Missouri Department of Corrections

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For the second time, a judge has dismissed a challenge to a Missouri prison policy that conditions early inmate release on participation in programs requiring belief in a deity.

U.S. District Judge Fernando Gaitan Jr. ruled that the plaintiff, one-time Missouri inmate Randall Jackson, did not meet the requirements for filing a class action and that, in any case, his claims were moot because he was released from prison in December 2014.

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Thirty years. That's how much experience the trio of actors starring in a new Kansas City Actors Theatre production have ... each. They tell us about the challenges of sustaining an acting career in the Midwest.

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Recent headlines detailing sexual harassment and discrimination at the Missouri Department of Corrections have caught the eye of State Auditor Nicole Galloway — namely because the state uses taxpayer dollars to settle those lawsuits.

Galloway’s office announced Friday it would be reviewing the state’s legal expense fund, which is the pool of money used to make those payments.

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The Missouri Department of Corrections knowingly violated the state’s Sunshine Law when it refused to provide records about applicants who sought to witness Missouri executions, an appeals court ruled today.

The ACLU had sued to obtain the information to determine if the department was choosing witnesses impartially.

In response, the corrections department produced heavily redacted records, even though many witness applicants had agreed to produce the information.

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Does a prison’s failure to regard atheism as a “religious preference” violate the Constitution?

That’s the question raised by a former Missouri prisoner, who contended the failure of the Missouri Department of Corrections (MDOC) to list “atheist” on prison intake forms violated his First Amendment rights.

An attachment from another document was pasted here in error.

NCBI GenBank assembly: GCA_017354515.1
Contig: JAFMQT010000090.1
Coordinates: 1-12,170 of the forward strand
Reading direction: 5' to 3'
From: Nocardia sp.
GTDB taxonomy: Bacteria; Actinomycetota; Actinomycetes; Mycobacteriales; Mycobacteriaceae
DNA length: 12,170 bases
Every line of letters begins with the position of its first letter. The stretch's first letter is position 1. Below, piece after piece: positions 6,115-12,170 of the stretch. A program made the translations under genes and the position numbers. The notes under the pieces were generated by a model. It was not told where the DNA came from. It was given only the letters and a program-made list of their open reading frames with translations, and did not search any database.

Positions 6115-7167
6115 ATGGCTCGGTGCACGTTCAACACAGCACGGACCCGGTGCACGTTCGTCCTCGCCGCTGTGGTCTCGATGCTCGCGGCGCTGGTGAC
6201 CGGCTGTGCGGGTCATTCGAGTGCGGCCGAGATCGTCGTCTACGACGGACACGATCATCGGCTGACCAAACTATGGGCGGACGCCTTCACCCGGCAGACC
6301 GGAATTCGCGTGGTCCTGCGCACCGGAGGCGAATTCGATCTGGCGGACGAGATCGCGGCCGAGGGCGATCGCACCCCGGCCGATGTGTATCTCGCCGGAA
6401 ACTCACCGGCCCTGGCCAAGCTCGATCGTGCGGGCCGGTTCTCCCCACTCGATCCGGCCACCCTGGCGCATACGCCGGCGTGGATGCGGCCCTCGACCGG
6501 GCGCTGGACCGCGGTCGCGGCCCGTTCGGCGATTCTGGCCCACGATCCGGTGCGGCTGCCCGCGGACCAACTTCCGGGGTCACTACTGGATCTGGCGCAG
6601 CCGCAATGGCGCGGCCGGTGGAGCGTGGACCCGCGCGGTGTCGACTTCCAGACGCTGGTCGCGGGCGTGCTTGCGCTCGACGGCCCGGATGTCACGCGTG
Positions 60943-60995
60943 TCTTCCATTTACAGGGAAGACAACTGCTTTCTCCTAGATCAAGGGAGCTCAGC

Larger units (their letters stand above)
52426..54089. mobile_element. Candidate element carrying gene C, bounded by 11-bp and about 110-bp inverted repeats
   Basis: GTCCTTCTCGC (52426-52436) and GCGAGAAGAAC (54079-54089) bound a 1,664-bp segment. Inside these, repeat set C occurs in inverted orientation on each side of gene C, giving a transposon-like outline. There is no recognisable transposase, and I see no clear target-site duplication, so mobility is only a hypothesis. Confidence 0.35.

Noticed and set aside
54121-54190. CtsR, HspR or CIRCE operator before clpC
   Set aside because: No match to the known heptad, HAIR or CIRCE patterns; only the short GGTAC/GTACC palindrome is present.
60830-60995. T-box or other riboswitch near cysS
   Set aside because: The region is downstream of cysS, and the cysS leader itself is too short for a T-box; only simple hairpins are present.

The case was filed in federal court in Kansas City more than four-and-a-half years ago by Randall Jackson, a persistent DWI (Driving While Intoxicated) offender who served prison terms from 2006-08 and again from 2010-2014.

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An inmate serving life without parole in a Missouri prison is suing to receive therapy for gender dysphoria disorder.

Jessica Hicklin, a 37-year-old transgender woman, has been diagnosed by multiple doctors with the disorder but has been denied access to hormone therapy to treat the condition, according to Lambda Legal, an LBGT legal organization based in New York. The organization filed the lawsuit Monday in the United States District Court for the Eastern District of Missouri Eastern Division.

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A legal challenge to Missouri’s execution protocol brought by four taxpayers has been rejected by the Missouri Court of Appeals.

In a decision Tuesday, the appeals court upheld a lower court’s dismissal of the taxpayers’ claims just days after they filed their lawsuit.

The lawsuit sought to halt the scheduled execution by lethal injection of convicted murderer David Zink. The execution went ahead as scheduled, on July 14, 2015.

Zink had been found guilty of first-degree murder, kidnapping and rape in the 2001 death of 19-year-old Amanda Morton.

A shortage of beds for Missouri inmates means a West Bottoms center for parolees and probationers will go back to being a minimum security prison.

Veronique LaCapra / St. Louis Public Radio

Two weeks ago, Gov. Jay Nixon instructed the Missouri Department of Corrections to come up with a new procedure for carrying out lethal injections.

On Tuesday, the department announced that it had chosen a new execution drug: pentobarbitol. But the state also made a change that will end up making it harder, if not impossible, to know where the drugs come from.

The ACLU has filed a federal lawsuit against the state prison facility at Jefferson City over a policy they say is barring inmates from getting married.